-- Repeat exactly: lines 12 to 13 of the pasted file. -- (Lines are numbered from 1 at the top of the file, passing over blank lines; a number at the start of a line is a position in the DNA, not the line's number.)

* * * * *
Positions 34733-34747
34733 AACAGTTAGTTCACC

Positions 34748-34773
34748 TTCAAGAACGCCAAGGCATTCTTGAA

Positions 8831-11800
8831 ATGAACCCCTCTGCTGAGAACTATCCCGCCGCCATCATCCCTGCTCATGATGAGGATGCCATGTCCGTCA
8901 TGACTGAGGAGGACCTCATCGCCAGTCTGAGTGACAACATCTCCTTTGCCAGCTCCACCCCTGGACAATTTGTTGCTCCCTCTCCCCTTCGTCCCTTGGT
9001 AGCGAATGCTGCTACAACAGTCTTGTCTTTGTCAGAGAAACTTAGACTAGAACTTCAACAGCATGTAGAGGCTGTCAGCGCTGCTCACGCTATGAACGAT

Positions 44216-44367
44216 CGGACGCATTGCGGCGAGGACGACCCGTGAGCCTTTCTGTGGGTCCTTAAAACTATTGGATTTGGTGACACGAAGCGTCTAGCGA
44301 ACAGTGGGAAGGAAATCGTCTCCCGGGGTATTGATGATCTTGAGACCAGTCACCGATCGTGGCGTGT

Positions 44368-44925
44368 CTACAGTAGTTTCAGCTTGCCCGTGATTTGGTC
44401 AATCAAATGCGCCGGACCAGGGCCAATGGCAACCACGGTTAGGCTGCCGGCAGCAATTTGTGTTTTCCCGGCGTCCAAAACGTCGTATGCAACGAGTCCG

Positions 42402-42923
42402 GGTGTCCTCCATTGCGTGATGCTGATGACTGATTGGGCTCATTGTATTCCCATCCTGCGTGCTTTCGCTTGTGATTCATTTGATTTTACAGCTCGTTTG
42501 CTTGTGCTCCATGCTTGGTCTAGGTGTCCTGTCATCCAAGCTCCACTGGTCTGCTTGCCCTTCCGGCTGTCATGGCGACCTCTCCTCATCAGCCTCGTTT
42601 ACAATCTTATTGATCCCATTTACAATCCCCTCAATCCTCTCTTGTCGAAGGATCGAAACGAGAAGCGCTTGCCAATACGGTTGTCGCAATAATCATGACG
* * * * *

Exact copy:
Positions 44368-44925
44368 CTACAGTAGTTTCAGCTTGCCCGTGATTTGGTC